10. The system of claim 8, wherein the at least one capillary channel is radially configured.
11. The system of claim 8, wherein the at least one capillary channel is configured as a spiral.
12. The system of claim 8, wherein the at least one capillary channel is configured to narrow toward the first opening.
13. The system of claim 8, wherein the at least one capillary channel contains a conductive fluid.
14. The system of claim 13, wherein the conductive fluid comprises an electrically non-conductive lubricant and an electrically conductive, non-metallic, non-magnetic additive.
15. An electrostatic discharge apparatus for use with a hub and spindle assembly comprising:
a stationary spindle;
a hub rotatably mounted on the spindle;
an annular chamber coupled to the hub and containing an electrically conductive fluid;
the annular chamber having: an open center receiving the stationary spindle, a first opening out of the annular chamber adjacent the open center in fluid communication with contact points between the annular chamber and the spindle; and a capillary channel contained within the annular chamber in communication with the first opening.
16. The electrostatic discharge apparatus of claim 15 wherein the annular chamber includes a second opening into the annular chamber for receiving the electrically conductive fluid.
17. The electrostatic discharge apparatus of claim 15 wherein the capillary channel is radially configured.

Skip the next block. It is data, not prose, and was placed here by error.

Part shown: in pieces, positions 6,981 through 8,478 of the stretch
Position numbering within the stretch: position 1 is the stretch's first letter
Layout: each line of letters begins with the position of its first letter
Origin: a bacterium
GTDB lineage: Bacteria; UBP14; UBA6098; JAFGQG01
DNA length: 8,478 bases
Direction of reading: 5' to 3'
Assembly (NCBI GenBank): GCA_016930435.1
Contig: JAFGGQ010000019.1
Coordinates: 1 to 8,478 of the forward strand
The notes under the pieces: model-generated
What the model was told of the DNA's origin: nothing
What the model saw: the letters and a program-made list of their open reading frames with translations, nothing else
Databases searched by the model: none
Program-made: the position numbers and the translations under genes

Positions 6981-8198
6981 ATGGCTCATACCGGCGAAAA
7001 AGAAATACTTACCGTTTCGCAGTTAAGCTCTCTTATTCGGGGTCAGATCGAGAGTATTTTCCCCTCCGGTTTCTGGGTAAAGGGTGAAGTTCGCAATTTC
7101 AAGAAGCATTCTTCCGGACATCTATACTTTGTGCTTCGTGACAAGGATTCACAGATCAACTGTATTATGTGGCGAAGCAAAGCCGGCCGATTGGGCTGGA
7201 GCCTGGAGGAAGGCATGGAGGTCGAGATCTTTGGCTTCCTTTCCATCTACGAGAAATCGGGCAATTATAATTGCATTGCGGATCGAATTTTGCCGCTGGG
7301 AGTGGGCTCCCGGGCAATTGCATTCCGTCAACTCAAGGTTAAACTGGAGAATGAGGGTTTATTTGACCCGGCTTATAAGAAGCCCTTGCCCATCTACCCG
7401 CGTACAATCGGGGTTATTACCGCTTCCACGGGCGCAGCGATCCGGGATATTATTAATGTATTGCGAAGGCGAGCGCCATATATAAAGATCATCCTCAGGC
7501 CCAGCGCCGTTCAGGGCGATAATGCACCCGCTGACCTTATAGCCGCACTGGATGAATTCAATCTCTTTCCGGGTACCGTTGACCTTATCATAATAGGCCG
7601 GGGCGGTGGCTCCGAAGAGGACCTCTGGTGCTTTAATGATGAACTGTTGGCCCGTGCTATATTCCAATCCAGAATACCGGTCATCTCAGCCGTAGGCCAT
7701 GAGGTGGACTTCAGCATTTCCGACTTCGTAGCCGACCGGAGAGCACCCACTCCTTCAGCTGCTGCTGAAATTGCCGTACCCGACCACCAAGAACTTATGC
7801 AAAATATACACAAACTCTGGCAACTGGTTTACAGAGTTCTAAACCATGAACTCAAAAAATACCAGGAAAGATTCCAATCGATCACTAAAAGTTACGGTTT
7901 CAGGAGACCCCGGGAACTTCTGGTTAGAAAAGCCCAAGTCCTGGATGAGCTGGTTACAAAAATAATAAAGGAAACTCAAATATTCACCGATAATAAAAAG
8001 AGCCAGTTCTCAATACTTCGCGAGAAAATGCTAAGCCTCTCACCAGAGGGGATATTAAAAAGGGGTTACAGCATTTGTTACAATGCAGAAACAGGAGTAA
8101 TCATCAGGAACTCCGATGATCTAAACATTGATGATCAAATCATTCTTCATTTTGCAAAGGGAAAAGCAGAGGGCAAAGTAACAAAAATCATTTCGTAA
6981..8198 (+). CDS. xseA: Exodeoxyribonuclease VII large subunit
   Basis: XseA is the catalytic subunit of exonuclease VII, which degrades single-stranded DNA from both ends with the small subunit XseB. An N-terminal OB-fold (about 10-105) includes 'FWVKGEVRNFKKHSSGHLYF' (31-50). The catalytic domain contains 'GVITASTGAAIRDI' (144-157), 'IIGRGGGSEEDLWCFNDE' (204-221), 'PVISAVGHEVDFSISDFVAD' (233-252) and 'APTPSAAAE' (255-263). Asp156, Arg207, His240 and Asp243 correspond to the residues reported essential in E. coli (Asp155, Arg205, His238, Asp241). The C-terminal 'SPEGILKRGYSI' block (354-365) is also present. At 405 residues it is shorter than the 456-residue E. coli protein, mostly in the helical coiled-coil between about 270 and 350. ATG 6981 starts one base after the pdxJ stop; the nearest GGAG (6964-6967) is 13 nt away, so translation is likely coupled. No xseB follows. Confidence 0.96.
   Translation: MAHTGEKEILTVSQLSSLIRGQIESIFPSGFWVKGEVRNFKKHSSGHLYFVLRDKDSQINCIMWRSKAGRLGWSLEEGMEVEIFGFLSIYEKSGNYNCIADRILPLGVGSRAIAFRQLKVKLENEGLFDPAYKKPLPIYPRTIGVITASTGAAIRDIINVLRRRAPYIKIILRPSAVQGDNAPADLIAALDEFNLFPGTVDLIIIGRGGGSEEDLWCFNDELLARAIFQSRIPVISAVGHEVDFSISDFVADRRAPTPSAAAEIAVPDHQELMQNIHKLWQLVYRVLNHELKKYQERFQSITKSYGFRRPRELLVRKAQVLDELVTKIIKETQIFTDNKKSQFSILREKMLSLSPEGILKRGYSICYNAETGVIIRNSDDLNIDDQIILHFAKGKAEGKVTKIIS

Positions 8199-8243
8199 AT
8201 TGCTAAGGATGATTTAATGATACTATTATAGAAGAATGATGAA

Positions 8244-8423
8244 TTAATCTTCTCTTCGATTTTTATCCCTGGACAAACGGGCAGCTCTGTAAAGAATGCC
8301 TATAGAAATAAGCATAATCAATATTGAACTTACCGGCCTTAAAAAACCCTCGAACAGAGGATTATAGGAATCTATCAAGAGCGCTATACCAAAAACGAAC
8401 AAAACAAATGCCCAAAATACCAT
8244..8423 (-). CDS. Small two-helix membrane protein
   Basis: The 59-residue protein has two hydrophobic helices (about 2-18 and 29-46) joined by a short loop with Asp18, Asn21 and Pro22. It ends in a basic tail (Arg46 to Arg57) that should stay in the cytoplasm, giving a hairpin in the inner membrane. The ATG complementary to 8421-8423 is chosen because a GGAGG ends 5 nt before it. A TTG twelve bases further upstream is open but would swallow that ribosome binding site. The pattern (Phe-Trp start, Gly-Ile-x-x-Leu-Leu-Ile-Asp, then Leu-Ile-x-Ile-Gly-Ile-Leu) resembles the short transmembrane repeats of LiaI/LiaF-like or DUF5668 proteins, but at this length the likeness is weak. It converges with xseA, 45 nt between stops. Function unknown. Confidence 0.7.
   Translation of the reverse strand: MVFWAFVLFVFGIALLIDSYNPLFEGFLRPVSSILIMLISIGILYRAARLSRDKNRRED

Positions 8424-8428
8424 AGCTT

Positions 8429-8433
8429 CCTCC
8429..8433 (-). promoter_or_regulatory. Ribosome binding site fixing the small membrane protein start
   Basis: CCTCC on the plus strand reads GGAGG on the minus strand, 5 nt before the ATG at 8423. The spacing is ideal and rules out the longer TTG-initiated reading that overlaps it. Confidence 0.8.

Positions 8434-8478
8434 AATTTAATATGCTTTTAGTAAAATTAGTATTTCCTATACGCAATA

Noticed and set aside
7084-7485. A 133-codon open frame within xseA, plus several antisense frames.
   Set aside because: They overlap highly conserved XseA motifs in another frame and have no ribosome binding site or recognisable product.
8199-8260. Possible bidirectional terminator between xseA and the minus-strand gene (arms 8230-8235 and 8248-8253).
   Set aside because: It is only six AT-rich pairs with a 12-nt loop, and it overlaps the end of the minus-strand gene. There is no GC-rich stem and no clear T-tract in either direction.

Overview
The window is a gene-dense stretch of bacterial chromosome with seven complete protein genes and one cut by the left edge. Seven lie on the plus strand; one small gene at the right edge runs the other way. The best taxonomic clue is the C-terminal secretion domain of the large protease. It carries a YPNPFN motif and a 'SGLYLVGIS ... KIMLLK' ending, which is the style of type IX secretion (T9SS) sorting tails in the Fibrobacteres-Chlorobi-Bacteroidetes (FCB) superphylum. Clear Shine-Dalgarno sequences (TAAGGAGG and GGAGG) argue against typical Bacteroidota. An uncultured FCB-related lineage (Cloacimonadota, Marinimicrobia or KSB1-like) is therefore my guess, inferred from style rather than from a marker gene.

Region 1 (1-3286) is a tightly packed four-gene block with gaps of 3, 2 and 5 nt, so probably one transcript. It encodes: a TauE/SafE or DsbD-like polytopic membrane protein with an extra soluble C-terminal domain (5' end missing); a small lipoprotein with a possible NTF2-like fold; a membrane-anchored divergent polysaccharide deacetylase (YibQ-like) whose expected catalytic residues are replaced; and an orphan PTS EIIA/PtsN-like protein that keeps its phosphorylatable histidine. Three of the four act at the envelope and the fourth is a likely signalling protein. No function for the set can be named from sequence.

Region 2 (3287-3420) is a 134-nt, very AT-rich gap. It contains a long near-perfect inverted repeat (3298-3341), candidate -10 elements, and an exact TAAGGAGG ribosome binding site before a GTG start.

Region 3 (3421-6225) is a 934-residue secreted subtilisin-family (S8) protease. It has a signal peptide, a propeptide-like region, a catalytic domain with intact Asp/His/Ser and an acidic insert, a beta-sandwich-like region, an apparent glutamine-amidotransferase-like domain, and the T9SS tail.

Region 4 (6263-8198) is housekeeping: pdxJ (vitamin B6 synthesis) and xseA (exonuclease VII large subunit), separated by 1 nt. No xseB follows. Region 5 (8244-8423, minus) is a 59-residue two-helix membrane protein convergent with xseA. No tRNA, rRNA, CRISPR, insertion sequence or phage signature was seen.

18. The electrostatic discharge apparatus of claim 15 wherein the capillary channel extends across the width of the annular chamber.
19. The electrostatic discharge apparatus of claim 15 wherein the capillary channel provides a flow path for the electrically conductive fluid to the first opening.
20. The electrostatic discharge apparatus of claim 15 wherein the capillary channel narrows toward the first opening.
21. The electrostatic discharge apparatus of claim 15 wherein the annular chamber is made of an electrically conductive material.
22. The electrostatic discharge apparatus of claim 15 wherein the conductive fluid comprises an electrically non-conductive lubricant and an electrically conductive, non-metallic, non-magnetic additive.
Description
TECHNICAL FIELD

The present invention relates generally to hub and spindle for disk drive memory storage devices, and more particularly to an electrostatic discharge apparatus providing for electrical charge transfer between static and moving parts for such hub and spindle assemblies.

BACKGROUND ART

Disc drive memory systems have been used in computers for many years for storage of digital information. Information is recorded on concentric memory tracks of a magnetic disc medium, the actual information being stored in the form of magnetic transitions within the medium. The discs themselves are mounted on a hub that is rotatably mounted on a fixed spindle. The information is accessed by means of read/write heads generally located on a pivoting arm that moves radially over the surface of the disc. The read/write heads or transducers must be accurately aligned with the storage tracks on the disc to ensure proper reading and writing of information.